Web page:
There are a variety of ways in which we can present others' speech: we can choose to directly quote someone, or we can simply give a flavour of what was said. One of the notable things about the Mail article is that while it quotes Mantel frequently and at length using direct speech ("Mantel said Kate 'appeared to have been designed by a committee'", "She added: 'Presumably Kate was designed to breed in some manners'"), Middleton is not quoted once. This might seem unsurprising, as the article is about a speech that Mantel made. However, the article also reports on Middleton's work with the charity Action on Addiction:
"The Duchess chose yesterday to give an insight into the causes that she will support,
hailing the start of a project which will see one of her charities receive a huge financial boost"
"She described her delight at Action On Addiction — which she backs as patron —
becoming the beneficiary of the fundraising efforts"
Note how direct speech is not used in either of these instances of speech presentation. Instead, the writer simply represents the kind of speech acts that Middleton used — that she 'gave an insight', 'hailed the start of a project' and 'described her delight' — rather than giving any clear indication of the actual words that Middleton might have used. In this way, Middleton's expressed attitudes are presented as more acceptable than Mantel's, which are in need of scrutiny. The lack of direct quotes from Middleton might also serve as evcidence for some of Mantel's convictions about the press's treatment of her!
As well as the simple fact of what parts of Mantel's lengthy and detailed speech the articles choose to quote, and the way these quotes are used — especially in the aforementioned appropriation of Mantel's observations about the royal body — the use of particular verbs in speech presentation is of interest. Some verbs carry war-like connotations, for example the Mail's description of how "A best-selling author... has launched a bitter attack" and the Independent's "Hilary Mantel attacks 'bland, plastic, machine-made' Duchess of Cambridge". The inclusion of a target — Middleton — in representations of Mantel's speech also makes her comments sound like direct personal attacks: "The double Booker Prize-winner compared princess Kate unfavourably to Anne Boleyn" (Independent), "Hilary Mantel calls Duchess of Cambridge 'bland' and 'machine made'" (Mail). In these and other instances, it feels as though the reader is being pushed towards sympathising with Middleton, the defenceless victim, rather than Mantel, the aggressor who coolly "deliver[s] a withering assessment of Kate Middleton" (Independent) and "use[s] her position among the novel-writing elite to make an astonishing and venomous critique of Kate" (Mail).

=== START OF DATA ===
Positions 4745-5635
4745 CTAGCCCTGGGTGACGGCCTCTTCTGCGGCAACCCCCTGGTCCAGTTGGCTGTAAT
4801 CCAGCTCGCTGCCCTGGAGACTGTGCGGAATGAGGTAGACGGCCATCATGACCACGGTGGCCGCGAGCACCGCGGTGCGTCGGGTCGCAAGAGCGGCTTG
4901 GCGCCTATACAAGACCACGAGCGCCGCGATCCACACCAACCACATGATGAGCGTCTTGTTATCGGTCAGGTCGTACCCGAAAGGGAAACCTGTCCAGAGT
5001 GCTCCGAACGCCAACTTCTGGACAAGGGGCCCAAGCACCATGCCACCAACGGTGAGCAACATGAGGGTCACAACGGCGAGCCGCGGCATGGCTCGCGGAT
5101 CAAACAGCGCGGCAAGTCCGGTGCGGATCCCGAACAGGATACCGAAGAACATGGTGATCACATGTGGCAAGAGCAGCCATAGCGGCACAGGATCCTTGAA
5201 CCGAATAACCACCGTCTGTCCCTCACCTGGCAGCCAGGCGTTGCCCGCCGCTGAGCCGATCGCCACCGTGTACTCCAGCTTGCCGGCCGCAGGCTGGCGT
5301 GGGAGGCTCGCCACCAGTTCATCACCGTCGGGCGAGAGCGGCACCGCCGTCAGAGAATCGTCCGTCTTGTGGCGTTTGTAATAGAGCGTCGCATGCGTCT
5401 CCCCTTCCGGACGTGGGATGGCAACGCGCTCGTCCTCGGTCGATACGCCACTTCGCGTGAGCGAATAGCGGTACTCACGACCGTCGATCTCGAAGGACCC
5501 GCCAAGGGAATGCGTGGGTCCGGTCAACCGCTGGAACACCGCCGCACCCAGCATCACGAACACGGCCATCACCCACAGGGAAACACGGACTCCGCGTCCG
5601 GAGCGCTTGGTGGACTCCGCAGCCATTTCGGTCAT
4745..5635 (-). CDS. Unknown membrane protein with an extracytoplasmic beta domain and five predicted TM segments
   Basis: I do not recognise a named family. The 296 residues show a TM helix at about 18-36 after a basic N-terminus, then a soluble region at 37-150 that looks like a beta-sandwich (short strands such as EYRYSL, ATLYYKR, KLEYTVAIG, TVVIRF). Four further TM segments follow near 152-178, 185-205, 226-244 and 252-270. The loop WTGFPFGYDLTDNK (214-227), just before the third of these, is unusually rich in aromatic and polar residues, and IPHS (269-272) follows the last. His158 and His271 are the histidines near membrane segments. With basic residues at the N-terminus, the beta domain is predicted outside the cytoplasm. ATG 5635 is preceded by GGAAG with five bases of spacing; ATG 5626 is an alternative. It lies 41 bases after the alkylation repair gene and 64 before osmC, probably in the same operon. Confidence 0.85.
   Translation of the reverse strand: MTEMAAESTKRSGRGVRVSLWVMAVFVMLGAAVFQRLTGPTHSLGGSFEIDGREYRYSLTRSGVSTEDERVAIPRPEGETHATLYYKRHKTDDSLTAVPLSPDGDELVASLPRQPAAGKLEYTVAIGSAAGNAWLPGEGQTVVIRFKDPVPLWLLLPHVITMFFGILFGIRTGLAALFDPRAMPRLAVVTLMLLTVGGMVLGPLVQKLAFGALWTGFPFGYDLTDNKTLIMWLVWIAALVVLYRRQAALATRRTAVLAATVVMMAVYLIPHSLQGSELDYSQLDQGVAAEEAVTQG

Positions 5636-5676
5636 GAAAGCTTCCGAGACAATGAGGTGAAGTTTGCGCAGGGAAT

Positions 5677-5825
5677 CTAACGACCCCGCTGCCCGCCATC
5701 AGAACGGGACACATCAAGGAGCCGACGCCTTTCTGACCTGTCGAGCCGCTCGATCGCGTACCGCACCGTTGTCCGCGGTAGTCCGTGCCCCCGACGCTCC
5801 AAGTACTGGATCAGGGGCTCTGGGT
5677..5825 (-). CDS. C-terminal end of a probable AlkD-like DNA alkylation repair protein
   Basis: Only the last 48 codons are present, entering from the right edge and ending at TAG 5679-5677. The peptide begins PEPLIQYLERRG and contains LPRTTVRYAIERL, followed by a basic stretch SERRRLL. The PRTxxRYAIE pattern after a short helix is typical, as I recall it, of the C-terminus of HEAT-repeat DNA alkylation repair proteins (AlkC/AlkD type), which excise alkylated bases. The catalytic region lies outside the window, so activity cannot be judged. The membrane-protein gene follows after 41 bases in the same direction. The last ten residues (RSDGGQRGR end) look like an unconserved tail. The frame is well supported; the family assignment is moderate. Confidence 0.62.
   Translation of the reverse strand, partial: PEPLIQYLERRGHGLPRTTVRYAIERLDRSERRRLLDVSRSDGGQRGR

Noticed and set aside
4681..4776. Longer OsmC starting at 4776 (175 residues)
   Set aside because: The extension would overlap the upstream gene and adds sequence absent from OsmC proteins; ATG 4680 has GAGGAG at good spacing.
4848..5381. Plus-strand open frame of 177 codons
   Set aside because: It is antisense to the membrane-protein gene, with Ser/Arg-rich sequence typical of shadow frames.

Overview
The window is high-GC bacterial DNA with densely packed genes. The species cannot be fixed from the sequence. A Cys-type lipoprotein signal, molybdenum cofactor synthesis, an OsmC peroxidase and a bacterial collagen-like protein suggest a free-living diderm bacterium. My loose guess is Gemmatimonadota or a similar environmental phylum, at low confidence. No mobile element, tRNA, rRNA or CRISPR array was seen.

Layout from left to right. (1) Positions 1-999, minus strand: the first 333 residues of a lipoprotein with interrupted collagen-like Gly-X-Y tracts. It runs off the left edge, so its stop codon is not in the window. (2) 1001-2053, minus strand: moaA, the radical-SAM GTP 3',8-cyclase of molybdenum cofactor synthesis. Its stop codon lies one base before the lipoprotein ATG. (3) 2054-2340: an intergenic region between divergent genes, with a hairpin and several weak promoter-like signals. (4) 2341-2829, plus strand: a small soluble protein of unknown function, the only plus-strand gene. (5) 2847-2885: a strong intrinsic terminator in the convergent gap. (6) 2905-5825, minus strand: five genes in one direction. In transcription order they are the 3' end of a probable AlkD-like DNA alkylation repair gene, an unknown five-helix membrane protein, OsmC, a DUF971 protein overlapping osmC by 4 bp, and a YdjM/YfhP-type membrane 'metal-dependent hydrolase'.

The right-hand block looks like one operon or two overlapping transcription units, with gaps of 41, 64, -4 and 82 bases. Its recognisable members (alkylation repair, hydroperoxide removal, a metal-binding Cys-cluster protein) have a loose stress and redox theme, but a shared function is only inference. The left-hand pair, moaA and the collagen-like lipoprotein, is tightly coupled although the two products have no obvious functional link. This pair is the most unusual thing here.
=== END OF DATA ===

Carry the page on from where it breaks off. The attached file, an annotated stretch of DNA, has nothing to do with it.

This brief analysis of two newspaper articles demonstrates how CDA tools can be used to take an in-depth look at language. By analysing naming, opposition and speech presentation, it was possible to make suggestions as to the ideologies underlying the articles. For instance, the differing ways in which Mantel and Middleton are named seems to position the reader closer to Middleton, while aspects of speech presentation give the impression of Mantel having made a concerted attack on an individual, rather than a thoughtful analysis of an institution and its treatment by the press.
It is important to note, however, that this has not been an objective analysis: the analyst will inevitably come to the analysis with some degree of bias, and it is quite possible that some readers will disagree, for example, that certain choices of verbs in speech presentation provide a strong indication of the articles' ideological viewpoint. Readers could also point to instances of language use not analysed here, and suggest that analysis of these might have lead to a different interpretation. What CDA does provide, though, is a level of replicability: the observations made in this analysis have drawn on evidence in the actual language of the articles, meaning that another researcher could carry out their own analysis of the exact same evidence, and provide arguments for their own interpretation.